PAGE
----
Unsurprisingly, ΔT reconstructed using the CO2-eq. emission (removal) scenario estimated with the TDEE approach exactly reproduces the RF-based ΔT, and thus these two estimates are plotted jointly as a single curve in Fig. 7b–d (wider solid curves). Thus, when future surface albedo changes are defined a priori (i.e., when the Δα perturbation “lifetime” is known or estimated), a CO2-eq. emission (removal) time series quantified with TDEE is far superior to one based on GWP* irrespective of the choice in Δt or weight sizes applied, making it the better CO2-eq. measure of progress towards global temperature stabilization.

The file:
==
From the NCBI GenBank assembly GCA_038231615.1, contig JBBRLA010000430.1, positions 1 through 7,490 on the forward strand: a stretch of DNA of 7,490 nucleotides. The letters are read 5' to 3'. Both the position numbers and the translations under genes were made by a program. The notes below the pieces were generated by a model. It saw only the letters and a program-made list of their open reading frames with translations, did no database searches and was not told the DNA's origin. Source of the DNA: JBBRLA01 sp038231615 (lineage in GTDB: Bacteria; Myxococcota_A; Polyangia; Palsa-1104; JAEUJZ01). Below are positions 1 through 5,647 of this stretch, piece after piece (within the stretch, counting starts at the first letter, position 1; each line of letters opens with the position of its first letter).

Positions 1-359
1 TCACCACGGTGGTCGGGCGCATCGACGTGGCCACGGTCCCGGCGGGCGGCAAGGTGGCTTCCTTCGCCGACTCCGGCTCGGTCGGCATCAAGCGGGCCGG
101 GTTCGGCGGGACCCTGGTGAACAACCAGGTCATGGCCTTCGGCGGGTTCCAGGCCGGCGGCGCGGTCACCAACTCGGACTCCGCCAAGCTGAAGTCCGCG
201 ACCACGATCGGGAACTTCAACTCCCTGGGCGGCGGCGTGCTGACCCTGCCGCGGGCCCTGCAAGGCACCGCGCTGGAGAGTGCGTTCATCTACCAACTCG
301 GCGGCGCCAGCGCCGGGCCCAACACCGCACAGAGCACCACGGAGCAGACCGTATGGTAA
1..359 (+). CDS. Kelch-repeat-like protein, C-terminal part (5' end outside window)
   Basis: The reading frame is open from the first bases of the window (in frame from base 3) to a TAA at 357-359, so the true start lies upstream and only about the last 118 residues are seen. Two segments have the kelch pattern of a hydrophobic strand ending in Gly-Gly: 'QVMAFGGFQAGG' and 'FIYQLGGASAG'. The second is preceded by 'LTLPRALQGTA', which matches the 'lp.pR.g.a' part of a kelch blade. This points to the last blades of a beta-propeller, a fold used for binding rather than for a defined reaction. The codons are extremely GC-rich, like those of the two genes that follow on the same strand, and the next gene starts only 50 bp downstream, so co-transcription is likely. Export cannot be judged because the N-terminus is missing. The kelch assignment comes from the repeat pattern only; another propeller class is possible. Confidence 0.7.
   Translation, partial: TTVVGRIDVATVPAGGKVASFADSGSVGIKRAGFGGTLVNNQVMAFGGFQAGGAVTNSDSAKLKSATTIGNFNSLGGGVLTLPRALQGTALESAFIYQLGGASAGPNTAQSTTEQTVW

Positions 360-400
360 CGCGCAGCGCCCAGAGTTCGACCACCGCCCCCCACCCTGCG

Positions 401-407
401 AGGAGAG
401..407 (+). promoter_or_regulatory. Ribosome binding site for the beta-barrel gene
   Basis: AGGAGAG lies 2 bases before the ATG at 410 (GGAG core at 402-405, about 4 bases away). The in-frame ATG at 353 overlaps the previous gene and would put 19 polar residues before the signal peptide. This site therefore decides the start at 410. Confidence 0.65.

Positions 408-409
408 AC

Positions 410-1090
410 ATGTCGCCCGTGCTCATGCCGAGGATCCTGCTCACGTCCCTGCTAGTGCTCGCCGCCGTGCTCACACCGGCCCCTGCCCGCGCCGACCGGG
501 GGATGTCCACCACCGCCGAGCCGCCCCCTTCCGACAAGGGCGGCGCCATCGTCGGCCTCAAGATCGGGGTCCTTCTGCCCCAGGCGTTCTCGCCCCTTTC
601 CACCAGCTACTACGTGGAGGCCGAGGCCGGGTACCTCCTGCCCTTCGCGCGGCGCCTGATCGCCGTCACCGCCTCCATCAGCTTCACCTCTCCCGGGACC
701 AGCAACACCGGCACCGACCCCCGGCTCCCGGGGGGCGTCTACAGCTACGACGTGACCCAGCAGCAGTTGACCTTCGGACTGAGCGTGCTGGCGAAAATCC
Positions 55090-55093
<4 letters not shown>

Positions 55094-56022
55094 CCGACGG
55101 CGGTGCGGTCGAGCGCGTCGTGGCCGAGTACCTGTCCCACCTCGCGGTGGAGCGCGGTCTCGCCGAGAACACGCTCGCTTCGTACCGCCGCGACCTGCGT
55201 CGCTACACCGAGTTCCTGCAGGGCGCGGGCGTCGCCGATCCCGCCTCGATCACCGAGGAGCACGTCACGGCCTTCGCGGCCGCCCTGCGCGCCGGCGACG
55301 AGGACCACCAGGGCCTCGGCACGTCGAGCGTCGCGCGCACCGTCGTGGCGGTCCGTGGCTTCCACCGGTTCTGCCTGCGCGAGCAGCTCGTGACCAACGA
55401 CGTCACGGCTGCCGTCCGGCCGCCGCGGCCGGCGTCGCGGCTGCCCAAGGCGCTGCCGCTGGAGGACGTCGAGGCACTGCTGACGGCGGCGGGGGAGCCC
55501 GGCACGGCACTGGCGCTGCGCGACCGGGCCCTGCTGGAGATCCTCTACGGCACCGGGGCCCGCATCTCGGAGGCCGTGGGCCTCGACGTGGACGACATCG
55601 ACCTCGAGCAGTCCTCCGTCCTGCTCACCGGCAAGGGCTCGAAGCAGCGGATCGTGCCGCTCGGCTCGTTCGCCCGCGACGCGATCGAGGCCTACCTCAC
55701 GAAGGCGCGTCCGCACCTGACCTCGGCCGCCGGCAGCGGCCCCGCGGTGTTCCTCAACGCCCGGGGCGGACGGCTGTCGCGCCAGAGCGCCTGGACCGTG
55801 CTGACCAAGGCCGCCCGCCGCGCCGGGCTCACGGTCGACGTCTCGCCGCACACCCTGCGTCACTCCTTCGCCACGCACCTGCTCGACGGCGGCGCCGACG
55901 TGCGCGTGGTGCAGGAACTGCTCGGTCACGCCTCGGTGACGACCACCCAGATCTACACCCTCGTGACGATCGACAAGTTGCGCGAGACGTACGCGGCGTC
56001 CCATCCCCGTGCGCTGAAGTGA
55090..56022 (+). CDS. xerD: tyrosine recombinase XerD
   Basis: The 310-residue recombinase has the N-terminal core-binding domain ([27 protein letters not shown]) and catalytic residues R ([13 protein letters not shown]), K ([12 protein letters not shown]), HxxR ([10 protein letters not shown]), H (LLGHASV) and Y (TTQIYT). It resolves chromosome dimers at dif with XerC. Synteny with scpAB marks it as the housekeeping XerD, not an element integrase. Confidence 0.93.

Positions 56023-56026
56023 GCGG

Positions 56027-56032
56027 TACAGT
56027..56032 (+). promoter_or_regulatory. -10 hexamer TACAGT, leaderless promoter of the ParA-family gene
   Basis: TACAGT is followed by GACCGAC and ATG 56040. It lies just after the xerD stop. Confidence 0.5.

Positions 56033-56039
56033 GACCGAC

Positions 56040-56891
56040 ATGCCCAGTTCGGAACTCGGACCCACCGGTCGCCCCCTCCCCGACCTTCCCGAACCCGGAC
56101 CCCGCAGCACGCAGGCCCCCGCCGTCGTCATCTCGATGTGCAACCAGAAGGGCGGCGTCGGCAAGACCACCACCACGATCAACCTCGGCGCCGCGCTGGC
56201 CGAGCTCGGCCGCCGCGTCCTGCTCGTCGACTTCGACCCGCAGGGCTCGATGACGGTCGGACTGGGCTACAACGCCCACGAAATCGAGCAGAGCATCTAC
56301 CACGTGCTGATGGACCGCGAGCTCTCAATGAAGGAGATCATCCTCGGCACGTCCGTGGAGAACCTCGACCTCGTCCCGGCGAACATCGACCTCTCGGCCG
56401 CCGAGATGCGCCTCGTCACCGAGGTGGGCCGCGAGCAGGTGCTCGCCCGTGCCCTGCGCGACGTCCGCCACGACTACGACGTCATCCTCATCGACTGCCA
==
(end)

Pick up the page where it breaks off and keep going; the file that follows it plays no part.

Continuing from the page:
The climate (i.e., temperature) response to a Δα perturbation either isolated (e.g., Jacobson and Ten Hoeve, 2012) or as part of LULCC (e.g., Pongratz et al., 2010; Betts, 2001) is highly heterogeneous in space, the magnitude and extent of which depends on its location (Brovkin et al., 2013; de Noblet-Ducoudré et al., 2012). This is because the response pattern of climate feedbacks has a strong spatial dependency – feedbacks are generally larger at higher latitudes due to higher energy budget sensitivity to clouds, water vapor, and surface albedo, which generally increases the effectiveness of RF in those regions (Shindell et al., 2015). This is in contrast to CO2 emissions where both RF and the temperature response are more homogeneous in space (Hansen and Nazarenko, 2004; Hansen et al., 2005; Myhre et al., 2013). This has caused some researchers to question the utility of a CO2-eq. measure for Δα (Jones et al., 2013) or encouraged others to look for solutions or further methodological refinements. For instance, some researchers (e.g., Cherubini et al., 2012; Zhao and Jackson, 2014) have applied climate efficacies – or the climate sensitivity of a forcing agent relative to CO2 (Joshi et al., 2003; Hansen et al., 2005) – to adjust RFΔα prior to the CO2-eq. calculation. Such adjustments recognize that the temperature response to RF depends on the geographic location, extent, and type of underlying forcing associated with the Δα (e.g., land use and land cover change (LULCC), white-roofing), which can be co-associated with other perturbations (Table 4) like those arising from changes to vegetative physical properties (for the LULCC case) which can modify the partitioning of turbulent heat fluxes above and beyond the purely radiatively driven change (Davin et al., 2007; Bright et al., 2017).